By: Joel Allen
Hello, folks! When I was a boy, my parents taught me to respect and love animals, especially dogs and cats. The love for dogs became stronger as I grew older. One time I was punished because a dog bit me on my ear. The reason I was bit is because I was teasing her with a toy plane on a string and kept banging into her with it. She gave me warning but I thought it was funny and continued until she bit me. I learned a couple of lessons from that and that was don’t keep on with a dog who has already given warning with teeth bared and growling and don’t think that just because it’s a dog, it gives anyone the right to mistreat them. My parents were firm but fair about this.
As the years went by, I had a few dogs and each one taught me something. Most of us go through life with a dog and we don’t see the things they do teach us. There was Rufus, a three-legged German shepherd, he taught me that a dog will watch over and protect me. He was always with me when I would go fishing and everyone knows how boys who go fishing will grab a pole and walk right to the creek and not always tell their mom. I did this, and from the window of our home, Mom would see Rufus tagging along with me and know I was okay as the cork on my pole disappeared over the hill with Rufus in tow.
Little Girl, a Dachshund and Pitbull mix, taught me a dog can love and protect by trying to eat my tall Uncle Danny from foot to head because he played too rough with me. For a short Pitbull mix, she could jump, and she proved that by chasing Uncle Danny onto the back of a car as he tried to keep his long legs from being the next meal…LOL.
I had many dogs over time and as I grew up, I learned lessons from each one. As I learned these lessons, I became aware of an ability to get a dog to do things for me. At that time in my life, I had no idea what a dog trainer did. Over time, I would learn that dogs like to please their humans and that they would give their all for us.
Years later, I would come across a Great Dane by the name of Scrabbles, and through him I would learn that dogs can tell us when they are ready to leave and things they really like, such as “Grandma’s” Snickers Bars hidden in the dresser. Yes, a dog that ate chocolate! He still lived to be 16 years old! He even became the bread maker alarm for my Mom. When he heard the bread machine beep that the bread was done, he would go get her and dance around the kitchen waiting for a fresh piece of bread.
Beauty, another Great Dane, would teach me patience, and I mean she would test the snot out of my patience! If she did not get her way about something, I was going to come home to a mess whether it was her “toilet-did-not-flush-away-through-the-floor” kind of mess by the door. Or she would tear the trash out of the trash bin across the kitchen and wait for me to come home before standing in the middle of said mess snorting at me like, “Yeah! What?!” I am shaking my head at that memory right now. Don’t get upset folks, but I did take a belt to her for that mess. As I got older, I found a better method of training and for that we all owe world-renown dog behaviorist Cesar Milan a big “THANK YOU!”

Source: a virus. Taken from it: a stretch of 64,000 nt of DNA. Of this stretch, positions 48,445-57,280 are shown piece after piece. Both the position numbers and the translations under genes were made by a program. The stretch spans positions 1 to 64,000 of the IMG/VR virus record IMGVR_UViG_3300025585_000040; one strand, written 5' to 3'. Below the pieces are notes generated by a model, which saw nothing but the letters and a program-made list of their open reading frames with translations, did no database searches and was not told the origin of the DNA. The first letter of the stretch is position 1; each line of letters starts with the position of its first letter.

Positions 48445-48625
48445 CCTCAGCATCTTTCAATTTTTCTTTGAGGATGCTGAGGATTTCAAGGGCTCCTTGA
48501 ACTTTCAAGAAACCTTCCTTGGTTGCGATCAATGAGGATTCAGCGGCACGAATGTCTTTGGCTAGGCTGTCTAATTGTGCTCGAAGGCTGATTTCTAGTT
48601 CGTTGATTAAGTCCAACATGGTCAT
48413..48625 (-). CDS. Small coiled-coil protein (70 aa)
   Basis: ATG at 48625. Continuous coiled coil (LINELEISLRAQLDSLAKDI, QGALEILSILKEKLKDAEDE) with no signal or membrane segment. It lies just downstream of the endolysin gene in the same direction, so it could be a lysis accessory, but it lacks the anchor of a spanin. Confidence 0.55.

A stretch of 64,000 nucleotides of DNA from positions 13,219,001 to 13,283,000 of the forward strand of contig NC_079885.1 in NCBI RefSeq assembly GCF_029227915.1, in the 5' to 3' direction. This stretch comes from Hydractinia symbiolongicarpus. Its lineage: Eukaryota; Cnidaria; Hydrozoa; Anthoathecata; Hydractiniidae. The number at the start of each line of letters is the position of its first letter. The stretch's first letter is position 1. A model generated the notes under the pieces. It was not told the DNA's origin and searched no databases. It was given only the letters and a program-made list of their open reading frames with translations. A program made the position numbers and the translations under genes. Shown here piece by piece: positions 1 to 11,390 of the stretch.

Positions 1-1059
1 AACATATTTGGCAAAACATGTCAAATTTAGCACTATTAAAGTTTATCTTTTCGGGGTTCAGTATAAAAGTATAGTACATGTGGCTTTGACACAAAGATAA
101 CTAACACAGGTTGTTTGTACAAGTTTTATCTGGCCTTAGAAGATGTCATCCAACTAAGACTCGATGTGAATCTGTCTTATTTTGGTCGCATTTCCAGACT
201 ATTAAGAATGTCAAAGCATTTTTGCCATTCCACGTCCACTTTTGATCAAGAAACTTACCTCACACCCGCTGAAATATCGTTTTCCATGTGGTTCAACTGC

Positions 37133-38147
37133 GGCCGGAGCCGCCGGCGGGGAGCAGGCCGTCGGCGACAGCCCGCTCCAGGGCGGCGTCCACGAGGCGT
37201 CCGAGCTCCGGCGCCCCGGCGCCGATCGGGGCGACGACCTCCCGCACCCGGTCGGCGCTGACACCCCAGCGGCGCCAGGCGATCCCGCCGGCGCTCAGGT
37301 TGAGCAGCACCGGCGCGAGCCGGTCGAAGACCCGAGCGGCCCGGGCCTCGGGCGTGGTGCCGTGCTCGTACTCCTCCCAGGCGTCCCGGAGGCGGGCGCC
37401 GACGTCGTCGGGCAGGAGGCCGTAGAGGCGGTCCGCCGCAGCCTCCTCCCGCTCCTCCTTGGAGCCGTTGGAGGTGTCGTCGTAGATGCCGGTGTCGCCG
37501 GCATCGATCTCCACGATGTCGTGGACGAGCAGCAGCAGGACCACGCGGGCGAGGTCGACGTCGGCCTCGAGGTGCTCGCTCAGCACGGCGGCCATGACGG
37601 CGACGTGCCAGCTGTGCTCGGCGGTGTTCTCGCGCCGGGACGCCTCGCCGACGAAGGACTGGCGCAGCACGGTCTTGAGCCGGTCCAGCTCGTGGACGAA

As I matured in the Army and grew in rank and experience, I became an instructor. I did this for some years in the Army, and it gave me the tools to perfect my dog experience. When I retired, the Army asked me what I wanted to do and I requested to be sent to dog-training school.
In 2009, I would be diagnosed as a Type 2 diabetic and get a crash course in service dogs. Zues, who is in the picture with me, was my first SD. And he taught me that dogs have the ability to detect blood sugar levels and have the ability to prevent a person from crashing or going too high on the blood sugars. This all came to pass by the Lord’s hand. I was never one to believe that a dog could help me with diabetes until Zues. Once again, that love and protect lesson came to be. Zues would later also be able to detect other people’s blood sugar, and he let a stranger know at Wal-Mart that he had an issue. Thanks to Zues, this man was able to address his medical condition and get it under control.
In 2010, I became a certified dog trainer through Animal Behavior College, thanks to God and the Army. To this day, I pull on all my experiences with dogs from all throughout my life. Sometimes, I find that I learned lessons hidden in events from the past now by thinking on them. Those were gifts, and I hope to always remember the most important parts.
So, how do you know if dog training is for you? For me, it was the fact that God had put so many dogs in my life and given me the confidence and experience through the Army to deal with people and different scenarios. It also comes from the dogs I’ve had. Although I’m not crazy about cats, I’ve had a few that chose me and try as I might to run them off, it never worked…LOL. So, I have loved a few cats too.
I’ll leave everyone with this to think on. If anyone reading this is contemplating becoming a dog trainer, they will need patience and love — not only for dogs, but also for the people who have the dogs. And if money is your driving principle, it will not work, not without patience and love. “Greed will get you nothing…”
By: Joel Allen